Mastering the Credit Score

Credit score

Your credit score is important. Those three little digits help lenders decide whether to loan you money and at what terms. The higher your score, the less of a credit risk you are to lenders. And that can mean you'll pay lower interest rates on loans.

Believe it or not, you may have more than one credit score. The FICO® score, which is used by many lenders, ranges from 300 to 850. Your credit score(s) reflects how you handle financial commitments. And knowing what lenders see as risky can help you make smarter decisions and avoid big mistakes that can damage your scores for years.

Credit-related actions show up on your credit reports, which include records of how you've managed borrowed money and loan repayment in the past. And what's in your report affects your score. The score is calculated from these five factors:

  • Your track record of payments.
  • How much you owe.
  • How long you've had established credit.
  • Whether you're taking on or requesting new credit.
  • The types of credit accounts you have opened.

Actions and Consequences

Because payment histories and financial pictures can differ among consumers, it's impossible to predict exactly how much a financial misstep will hurt your score. But it is possible to categorize bad financial behaviors. Below are some possible consequences of credit-related actions, compiled from information provided by Experian, and

Action Consequence Recovery time
Applying for a new line of credit, auto loan or student loan None to mild (10- to 60-point reduction) Within a year
Single 30-day late bill payment Mild (10- to 60-point reduction) Within a year
Multiple credit card issuers requesting your credit report in a 12-month period Mild to moderate (10- to 100-point reduction) Could take a year or more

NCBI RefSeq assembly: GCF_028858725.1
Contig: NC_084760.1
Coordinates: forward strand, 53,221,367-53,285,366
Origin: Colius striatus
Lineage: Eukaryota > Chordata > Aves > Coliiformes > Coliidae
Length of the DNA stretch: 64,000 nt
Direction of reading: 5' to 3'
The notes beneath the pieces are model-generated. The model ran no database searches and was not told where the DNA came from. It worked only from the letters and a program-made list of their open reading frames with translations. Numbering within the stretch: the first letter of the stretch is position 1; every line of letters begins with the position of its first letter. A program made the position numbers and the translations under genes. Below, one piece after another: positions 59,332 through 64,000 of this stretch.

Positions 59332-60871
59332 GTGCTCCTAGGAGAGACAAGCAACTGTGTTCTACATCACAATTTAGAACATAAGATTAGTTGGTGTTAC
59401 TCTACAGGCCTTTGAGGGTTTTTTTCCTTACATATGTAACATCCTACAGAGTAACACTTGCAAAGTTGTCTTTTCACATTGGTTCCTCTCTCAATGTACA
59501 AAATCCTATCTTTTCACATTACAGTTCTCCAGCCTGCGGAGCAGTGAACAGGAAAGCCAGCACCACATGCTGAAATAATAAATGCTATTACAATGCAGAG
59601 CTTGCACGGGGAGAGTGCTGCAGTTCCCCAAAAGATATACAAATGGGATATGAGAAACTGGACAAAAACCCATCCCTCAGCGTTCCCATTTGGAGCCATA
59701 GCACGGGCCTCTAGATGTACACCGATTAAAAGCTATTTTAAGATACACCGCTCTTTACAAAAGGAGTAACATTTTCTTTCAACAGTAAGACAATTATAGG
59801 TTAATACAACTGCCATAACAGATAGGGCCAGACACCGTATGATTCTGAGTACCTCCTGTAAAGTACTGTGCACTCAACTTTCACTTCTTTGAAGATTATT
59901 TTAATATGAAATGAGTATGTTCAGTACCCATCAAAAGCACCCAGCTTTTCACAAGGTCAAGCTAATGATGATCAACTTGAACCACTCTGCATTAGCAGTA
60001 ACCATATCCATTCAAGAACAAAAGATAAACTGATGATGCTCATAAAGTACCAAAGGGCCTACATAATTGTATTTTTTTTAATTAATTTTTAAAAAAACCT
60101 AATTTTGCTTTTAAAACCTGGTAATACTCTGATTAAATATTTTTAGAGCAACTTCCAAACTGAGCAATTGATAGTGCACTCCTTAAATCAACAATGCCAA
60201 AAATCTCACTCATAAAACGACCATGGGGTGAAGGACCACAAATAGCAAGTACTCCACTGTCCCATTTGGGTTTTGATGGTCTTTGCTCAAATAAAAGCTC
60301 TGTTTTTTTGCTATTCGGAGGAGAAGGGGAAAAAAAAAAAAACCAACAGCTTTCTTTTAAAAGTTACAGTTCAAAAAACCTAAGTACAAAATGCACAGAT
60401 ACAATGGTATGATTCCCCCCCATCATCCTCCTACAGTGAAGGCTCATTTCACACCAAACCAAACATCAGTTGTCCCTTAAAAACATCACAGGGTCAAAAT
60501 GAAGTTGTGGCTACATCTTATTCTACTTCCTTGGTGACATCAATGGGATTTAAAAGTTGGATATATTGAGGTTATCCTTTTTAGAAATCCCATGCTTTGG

Multiple historical 30-day late payments Moderate (60- to 100-point reduction) More than a year
Account sent to collections Severe (100-point reduction or more) 2 to 10 years, depending on the infraction
High credit-card utilization rate (your balance compared to your credit limits) Severe (100 points or more) Upon improvement of ratio
Foreclosure Severe (100 points or more) 2 to 10 years, depending on the infraction
Bankruptcy Severe (100 points or more) 2 to 10 years, depending on the infraction
Short sale Severe (100 points or more) 2 to 10 years, depending on the infraction
Charge-offs, settlements, collections, loan defaults, accounts going 90 days delinquent or worse, a large number of low-level current delinquencies (30 days, 60 days past due) Severe (100 points or more) 2 to 10 years, depending on the infraction

Typically, the higher your score, the bigger hit you'll take with each payment problem. "If you've got a superb track record, a misstep is something out of the ordinary," says JJ Montanaro, certified financial planner ™ with USAA. "But with a low score, to some extent, negative behaviors have already been factored in."

There are a few things that, if done regularly, should improve a credit score:

  • Pay all of your bills on time, every time. Payment history affects about 35% of your score.
  • Keep your credit card balances low -- at or below 25% of your total credit limit.
  • Responsibly manage different types of debt: car loan, major credit cards, mortgage and college loan.
  • Keep older credit card accounts and avoid opening new ones. New accounts lower your average account age, a factor in scoring. So older cards are better for your score than new ones.

How to Raise Your Scores

Even if you change bad financial behaviors, it takes time to improve your credit history. Although late payments remain on your credit report for seven years, generally if you clear all past-due debts and pay on time from then on, your score can begin to recover quickly.

The further in the rearview mirror bad things are, the less they impact the score. A single late payment should stop affecting your score in six to 12 months, if your credit report is otherwise pristine.

Credit scoring systems reflect patterns of behavior. It's the habit of not paying on time that will really hurt you. If you continue to use credit and demonstrate that you are managing it well, your scores will begin to climb back up. "Your score is a reflection of your overall body of credit work, but it does reflect the notion of 'what have you done -- or not done -- for me lately,' " Montanaro says.

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